Foresight beats hindsight every time, as this case demonstrates...
A new patient attended a practice, having recently moved into the area. He had started a new business locally (a health, fitness and leisure club) and he asked the dentist if something could be done about the appearance of his anterior teeth.
The upper incisors were heavily filled with composites, with a number of these restorations being chipped or fractured, while the lower incisal edges were also heavily worn and chipped.
The dentist suggested 10 porcelain crowns (six upper and four lower) which were duly prepared and fitted. The patient was delighted with the appearance, but within three weeks he returned with two of the crowns fractured. Although these were replaced free of charge, one crown fractured for a second time and three other crowns subsequently fractured.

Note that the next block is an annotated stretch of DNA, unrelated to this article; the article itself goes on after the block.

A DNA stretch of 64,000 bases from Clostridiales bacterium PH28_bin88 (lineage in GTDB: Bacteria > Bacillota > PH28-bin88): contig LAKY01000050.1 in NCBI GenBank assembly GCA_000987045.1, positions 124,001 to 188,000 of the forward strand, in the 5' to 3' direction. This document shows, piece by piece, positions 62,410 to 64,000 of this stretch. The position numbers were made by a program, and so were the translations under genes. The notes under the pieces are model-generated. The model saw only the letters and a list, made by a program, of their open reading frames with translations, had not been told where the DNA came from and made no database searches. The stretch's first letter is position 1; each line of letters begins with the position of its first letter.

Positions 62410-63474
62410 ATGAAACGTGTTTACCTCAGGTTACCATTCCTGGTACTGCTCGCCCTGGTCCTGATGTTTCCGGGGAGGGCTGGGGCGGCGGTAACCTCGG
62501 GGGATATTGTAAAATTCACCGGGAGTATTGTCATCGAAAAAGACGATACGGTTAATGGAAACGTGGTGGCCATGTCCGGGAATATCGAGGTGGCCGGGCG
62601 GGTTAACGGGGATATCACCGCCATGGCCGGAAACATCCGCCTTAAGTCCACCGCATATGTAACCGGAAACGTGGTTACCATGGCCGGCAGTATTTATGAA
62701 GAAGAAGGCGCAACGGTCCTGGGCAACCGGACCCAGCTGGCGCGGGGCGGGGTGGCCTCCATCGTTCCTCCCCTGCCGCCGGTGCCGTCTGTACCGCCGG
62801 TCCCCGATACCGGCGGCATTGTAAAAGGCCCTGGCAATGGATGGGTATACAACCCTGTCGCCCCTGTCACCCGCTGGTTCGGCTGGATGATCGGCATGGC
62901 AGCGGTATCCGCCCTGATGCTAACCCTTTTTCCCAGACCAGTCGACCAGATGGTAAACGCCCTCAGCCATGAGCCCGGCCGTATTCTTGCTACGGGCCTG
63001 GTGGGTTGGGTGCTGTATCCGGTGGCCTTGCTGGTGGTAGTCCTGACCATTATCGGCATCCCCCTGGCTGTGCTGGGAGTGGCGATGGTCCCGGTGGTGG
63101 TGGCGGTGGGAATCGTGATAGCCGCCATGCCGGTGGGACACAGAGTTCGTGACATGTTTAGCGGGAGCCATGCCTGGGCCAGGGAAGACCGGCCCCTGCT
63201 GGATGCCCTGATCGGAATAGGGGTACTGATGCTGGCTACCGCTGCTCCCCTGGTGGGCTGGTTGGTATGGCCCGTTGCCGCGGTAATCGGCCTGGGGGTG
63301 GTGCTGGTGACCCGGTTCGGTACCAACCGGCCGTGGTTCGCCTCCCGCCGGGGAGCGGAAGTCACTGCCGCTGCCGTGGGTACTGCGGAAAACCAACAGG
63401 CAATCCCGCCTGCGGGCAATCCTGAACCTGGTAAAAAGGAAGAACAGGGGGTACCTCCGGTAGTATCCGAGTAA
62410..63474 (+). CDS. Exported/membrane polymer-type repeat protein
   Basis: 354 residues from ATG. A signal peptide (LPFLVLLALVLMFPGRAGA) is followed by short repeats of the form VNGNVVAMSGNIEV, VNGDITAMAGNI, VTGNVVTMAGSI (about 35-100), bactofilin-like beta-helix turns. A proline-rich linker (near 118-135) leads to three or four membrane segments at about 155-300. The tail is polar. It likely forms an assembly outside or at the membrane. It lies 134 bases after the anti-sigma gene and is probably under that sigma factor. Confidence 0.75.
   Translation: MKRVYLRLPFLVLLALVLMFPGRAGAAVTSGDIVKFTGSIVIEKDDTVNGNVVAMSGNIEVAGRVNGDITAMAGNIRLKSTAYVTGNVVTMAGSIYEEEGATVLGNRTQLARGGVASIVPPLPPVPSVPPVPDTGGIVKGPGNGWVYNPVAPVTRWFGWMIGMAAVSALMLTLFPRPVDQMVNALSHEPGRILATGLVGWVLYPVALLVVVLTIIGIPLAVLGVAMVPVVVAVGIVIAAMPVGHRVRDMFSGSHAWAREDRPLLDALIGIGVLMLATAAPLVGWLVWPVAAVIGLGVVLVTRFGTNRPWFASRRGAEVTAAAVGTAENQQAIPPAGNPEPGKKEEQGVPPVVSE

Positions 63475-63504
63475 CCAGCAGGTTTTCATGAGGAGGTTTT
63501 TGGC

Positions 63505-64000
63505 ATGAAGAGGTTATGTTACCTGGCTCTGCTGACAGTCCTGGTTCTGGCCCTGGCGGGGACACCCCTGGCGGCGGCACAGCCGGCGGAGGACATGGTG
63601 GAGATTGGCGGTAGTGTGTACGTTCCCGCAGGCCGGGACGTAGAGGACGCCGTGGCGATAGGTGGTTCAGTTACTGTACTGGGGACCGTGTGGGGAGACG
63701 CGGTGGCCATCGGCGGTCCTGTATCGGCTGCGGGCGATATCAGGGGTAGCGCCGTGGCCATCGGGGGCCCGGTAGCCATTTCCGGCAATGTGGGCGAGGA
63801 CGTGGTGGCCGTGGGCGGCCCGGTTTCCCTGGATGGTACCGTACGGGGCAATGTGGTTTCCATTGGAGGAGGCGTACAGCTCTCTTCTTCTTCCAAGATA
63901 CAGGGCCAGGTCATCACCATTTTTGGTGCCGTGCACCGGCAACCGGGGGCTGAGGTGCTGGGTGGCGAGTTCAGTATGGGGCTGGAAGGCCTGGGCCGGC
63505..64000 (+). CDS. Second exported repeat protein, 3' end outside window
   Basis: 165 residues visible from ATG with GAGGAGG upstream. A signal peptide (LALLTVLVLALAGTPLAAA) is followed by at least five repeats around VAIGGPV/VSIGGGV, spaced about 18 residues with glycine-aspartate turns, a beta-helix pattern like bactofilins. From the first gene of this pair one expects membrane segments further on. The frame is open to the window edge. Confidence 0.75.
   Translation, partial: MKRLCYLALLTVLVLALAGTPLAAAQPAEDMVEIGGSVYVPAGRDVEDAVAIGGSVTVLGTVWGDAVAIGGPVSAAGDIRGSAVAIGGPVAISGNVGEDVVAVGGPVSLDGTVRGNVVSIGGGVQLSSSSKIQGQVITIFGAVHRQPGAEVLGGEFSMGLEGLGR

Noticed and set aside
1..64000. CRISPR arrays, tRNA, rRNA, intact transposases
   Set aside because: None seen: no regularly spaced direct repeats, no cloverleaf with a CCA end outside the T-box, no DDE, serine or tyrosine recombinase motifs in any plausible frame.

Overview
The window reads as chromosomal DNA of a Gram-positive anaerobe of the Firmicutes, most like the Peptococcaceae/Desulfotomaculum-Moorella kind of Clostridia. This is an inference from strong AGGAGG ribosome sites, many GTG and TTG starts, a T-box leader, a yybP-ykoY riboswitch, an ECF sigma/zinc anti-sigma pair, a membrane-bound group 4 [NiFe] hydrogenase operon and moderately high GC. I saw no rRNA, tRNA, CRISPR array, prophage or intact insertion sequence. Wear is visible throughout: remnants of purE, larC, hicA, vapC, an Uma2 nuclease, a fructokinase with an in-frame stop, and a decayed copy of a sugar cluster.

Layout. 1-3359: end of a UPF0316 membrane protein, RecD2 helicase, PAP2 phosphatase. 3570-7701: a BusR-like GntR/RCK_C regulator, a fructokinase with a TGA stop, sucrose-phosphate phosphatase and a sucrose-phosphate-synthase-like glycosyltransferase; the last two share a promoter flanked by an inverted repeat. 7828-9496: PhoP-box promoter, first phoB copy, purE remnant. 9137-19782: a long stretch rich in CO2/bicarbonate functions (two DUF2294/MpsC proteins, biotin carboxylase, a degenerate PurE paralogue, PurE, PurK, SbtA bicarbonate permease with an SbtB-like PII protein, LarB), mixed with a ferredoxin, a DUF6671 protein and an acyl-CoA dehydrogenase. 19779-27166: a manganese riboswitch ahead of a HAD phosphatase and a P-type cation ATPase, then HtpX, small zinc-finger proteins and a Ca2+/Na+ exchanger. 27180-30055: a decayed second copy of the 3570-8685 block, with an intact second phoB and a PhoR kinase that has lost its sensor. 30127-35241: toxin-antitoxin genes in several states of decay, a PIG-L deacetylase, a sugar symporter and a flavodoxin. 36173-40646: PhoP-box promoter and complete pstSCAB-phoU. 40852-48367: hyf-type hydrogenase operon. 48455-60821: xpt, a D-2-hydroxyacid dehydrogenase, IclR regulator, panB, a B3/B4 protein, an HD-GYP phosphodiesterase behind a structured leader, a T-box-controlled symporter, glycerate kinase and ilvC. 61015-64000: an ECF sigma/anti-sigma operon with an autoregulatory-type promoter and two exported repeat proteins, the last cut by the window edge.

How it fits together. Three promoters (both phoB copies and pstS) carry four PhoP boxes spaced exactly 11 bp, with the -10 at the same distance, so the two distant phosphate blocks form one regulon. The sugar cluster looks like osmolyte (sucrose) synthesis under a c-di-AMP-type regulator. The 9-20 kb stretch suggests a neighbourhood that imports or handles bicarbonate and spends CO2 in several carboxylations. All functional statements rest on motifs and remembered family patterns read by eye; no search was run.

On further investigation it came to light that not only did the patient own the health and fitness centre, he was also a qualified fitness instructor whose specialist field was weight training. When lifting heavy weights he would clench his teeth in an edge-to-edge position to brace his lower jaw. Once this was recognised, a soft splint was constructed for the patient to wear when weight training and the problem did not recur
Establishing the cause of failure after the event is never as satisfactory as predicting the possibility ahead of time. The outcome may be similar, but the responsibility is diminished by providing a suitable warning or even eliminated by suitable intervention.